18. Expression of SDF-1 and CXCR4 transcript variants and CXCR7 in epithelial ovarian cancer

    PubMed Central

    JASZCZYNSKA-NOWINKA, KAROLINA; RUCINSKI, MARCIN; ZIOLKOWSKA, AGNIESZKA; MARKOWSKA, ANNA; MALENDOWICZ, LUDWIK K.

    2014-01-01

    Chemokine stromal cell-derived factor-1 (SDF-1) and its receptors, CXCR4 and CXCR7, have been implicated in epithelial ovarian cancer progression and metastasis. However, limited data are available on the expression levels of SDF-1 and CXCR4 variants and CXCR7 in human epithelial ovarian cancer. The present study aimed to characterize the expression pattern and levels of SDF-1, CXCR4 and CXCR7 in normal human ovaries and epithelial ovarian cancer. The expression of SDF-1 and CXCR4 transcript variants and CXCR7 was determined by quantitative polymerase chain reaction (qPCR). Plasma SDF-1α levels were determined by commercially available EIA kits and cancer antigen 125 (CA 125) levels were quantified by automated microparticle enzyme immunosorbent assay. High expression levels of SDF-1 transcript variant 1 were identified in ovarian cancer and control ovaries. By contrast, in both groups the expression levels of SDF-1 transcript variants 3 and 4 were extremely low. Furthermore, SDF-1 variant 1 levels were notably higher in epithelial ovarian cancer than in control ovaries, while data for the remaining transcripts were similar in both groups. CXCR4 transcript variant 2 and CXCR7 expression levels in normal and neoplastic ovaries were similar. In both groups, CXCR4 transcript variant 2 was not detected. Plasma SDF-1α levels were notably higher in females with epithelial ovarian cancer than in the control ovaries. Elevated levels of blood SDF-1α were found prior to surgery, 6 days after surgery and following completion of the first chemotherapy course. These increases were independent of the type of epithelial ovarian cancer. Our results suggest that the expression of SDF-1 and the genes controlling alternative splicing are elevated in epithelial ovarian cancer, leading to an increased formation of SDF-1 variant 1. Elevated plasma SDF-1α levels in epithelial ovarian cancer patients are not associated with the presence of tumors and/or metastases, however reflect a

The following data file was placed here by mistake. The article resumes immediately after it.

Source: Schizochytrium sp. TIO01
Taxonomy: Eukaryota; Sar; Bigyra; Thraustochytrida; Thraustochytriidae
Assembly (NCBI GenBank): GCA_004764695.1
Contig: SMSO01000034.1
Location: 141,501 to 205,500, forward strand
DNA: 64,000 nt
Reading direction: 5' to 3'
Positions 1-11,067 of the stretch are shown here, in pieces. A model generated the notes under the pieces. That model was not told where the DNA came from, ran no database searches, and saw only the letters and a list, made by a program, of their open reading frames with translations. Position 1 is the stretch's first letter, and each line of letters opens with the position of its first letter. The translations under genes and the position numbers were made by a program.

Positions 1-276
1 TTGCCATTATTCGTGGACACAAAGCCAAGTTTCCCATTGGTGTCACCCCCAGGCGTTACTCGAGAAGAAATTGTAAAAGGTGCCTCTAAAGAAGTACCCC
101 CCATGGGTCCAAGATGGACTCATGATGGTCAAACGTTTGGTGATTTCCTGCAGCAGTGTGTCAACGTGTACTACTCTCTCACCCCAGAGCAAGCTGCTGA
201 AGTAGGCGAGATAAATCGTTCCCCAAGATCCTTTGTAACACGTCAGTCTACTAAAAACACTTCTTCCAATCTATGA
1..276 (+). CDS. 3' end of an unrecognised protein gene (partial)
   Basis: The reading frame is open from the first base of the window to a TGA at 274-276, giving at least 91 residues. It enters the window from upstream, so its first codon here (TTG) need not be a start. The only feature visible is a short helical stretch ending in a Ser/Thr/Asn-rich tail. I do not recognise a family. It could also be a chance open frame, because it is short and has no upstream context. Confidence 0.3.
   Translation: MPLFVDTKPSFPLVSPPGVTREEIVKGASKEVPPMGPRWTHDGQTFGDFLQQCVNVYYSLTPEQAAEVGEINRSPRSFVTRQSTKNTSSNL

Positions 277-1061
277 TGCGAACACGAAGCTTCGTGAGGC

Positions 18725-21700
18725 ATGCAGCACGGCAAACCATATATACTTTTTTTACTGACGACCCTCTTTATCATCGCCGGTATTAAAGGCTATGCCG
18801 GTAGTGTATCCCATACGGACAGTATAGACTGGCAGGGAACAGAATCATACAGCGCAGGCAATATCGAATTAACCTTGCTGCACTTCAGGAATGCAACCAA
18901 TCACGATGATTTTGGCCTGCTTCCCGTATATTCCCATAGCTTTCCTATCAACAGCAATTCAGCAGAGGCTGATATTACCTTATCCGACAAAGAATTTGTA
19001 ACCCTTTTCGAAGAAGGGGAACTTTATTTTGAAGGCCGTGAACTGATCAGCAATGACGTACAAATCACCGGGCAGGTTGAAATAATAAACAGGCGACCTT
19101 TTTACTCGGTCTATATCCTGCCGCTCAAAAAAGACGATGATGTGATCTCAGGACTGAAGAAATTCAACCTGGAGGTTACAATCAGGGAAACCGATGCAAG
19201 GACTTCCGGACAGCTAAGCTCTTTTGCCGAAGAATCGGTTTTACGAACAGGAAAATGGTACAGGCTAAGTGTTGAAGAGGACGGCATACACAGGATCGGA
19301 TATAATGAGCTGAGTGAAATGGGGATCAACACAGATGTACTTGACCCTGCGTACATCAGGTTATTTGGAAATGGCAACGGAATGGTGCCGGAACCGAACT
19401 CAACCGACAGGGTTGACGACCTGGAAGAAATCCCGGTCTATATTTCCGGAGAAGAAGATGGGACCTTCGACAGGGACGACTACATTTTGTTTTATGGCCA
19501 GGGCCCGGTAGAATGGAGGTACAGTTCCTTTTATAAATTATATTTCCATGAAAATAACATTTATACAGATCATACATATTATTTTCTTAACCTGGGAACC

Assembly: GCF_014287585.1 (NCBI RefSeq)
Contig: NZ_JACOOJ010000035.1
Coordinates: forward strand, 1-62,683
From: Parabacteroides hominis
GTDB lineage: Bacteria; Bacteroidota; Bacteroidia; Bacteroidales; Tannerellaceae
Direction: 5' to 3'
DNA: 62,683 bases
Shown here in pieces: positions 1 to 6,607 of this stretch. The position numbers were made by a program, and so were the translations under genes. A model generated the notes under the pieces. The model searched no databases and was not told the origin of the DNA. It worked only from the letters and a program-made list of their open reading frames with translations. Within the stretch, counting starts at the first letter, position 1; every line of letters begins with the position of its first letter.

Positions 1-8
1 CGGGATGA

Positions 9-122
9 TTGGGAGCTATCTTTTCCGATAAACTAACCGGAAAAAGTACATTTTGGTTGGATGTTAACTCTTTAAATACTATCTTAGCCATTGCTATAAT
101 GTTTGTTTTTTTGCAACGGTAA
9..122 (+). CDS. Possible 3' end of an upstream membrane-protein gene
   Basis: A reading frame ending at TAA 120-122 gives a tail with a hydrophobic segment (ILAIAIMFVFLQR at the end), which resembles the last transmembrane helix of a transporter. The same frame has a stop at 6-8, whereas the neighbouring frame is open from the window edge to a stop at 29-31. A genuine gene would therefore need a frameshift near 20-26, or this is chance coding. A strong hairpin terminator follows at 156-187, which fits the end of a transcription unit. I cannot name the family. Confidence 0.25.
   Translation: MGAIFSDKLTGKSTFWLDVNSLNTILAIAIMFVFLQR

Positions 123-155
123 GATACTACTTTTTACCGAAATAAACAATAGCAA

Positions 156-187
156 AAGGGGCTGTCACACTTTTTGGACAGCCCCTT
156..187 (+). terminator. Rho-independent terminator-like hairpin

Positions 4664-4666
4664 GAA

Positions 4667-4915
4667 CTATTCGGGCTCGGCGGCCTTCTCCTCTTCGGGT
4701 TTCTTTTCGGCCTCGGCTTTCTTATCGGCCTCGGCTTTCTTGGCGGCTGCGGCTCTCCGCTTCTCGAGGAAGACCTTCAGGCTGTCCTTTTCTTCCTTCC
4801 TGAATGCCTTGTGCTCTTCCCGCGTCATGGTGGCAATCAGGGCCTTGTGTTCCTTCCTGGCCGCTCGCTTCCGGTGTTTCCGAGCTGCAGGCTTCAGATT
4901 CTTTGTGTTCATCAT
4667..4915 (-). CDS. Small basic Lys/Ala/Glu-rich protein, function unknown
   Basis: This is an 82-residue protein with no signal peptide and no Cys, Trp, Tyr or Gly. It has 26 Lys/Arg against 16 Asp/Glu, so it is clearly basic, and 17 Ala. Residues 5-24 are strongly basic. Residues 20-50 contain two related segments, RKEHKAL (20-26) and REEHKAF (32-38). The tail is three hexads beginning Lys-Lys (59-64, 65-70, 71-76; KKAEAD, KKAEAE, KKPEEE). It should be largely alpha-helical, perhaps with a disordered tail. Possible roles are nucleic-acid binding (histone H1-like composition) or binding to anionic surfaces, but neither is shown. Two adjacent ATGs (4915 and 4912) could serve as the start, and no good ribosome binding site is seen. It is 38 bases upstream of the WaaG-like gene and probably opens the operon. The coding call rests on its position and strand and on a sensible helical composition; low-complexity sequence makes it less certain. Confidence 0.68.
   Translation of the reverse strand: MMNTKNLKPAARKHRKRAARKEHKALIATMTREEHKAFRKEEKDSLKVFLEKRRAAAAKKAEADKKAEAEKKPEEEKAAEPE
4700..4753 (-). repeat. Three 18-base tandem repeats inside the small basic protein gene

19. Expression of SDF-1 and CXCR4 transcript variants and CXCR7 in epithelial ovarian cancer.

    PubMed

    Jaszczynska-Nowinka, Karolina; Rucinski, Marcin; Ziolkowska, Agnieszka; Markowska, Anna; Malendowicz, Ludwik K

    2014-05-01

    Chemokine stromal cell-derived factor-1 (SDF-1) and its receptors, CXCR4 and CXCR7, have been implicated in epithelial ovarian cancer progression and metastasis. However, limited data are available on the expression levels of SDF-1 and CXCR4 variants and CXCR7 in human epithelial ovarian cancer. The present study aimed to characterize the expression pattern and levels of SDF-1, CXCR4 and CXCR7 in normal human ovaries and epithelial ovarian cancer. The expression of SDF-1 and CXCR4 transcript variants and CXCR7 was determined by quantitative polymerase chain reaction (qPCR). Plasma SDF-1α levels were determined by commercially available EIA kits and cancer antigen 125 (CA 125) levels were quantified by automated microparticle enzyme immunosorbent assay. High expression levels of SDF-1 transcript variant 1 were identified in ovarian cancer and control ovaries. By contrast, in both groups the expression levels of SDF-1 transcript variants 3 and 4 were extremely low. Furthermore, SDF-1 variant 1 levels were notably higher in epithelial ovarian cancer than in control ovaries, while data for the remaining transcripts were similar in both groups. CXCR4 transcript variant 2 and CXCR7 expression levels in normal and neoplastic ovaries were similar. In both groups, CXCR4 transcript variant 2 was not detected. Plasma SDF-1α levels were notably higher in females with epithelial ovarian cancer than in the control ovaries. Elevated levels of blood SDF-1α were found prior to surgery, 6 days after surgery and following completion of the first chemotherapy course. These increases were independent of the type of epithelial ovarian cancer. Our results suggest that the expression of SDF-1 and the genes controlling alternative splicing are elevated in epithelial ovarian cancer, leading to an increased formation of SDF-1 variant 1. Elevated plasma SDF-1α levels in epithelial ovarian cancer patients are not associated with the presence of tumors and/or metastases, however reflect a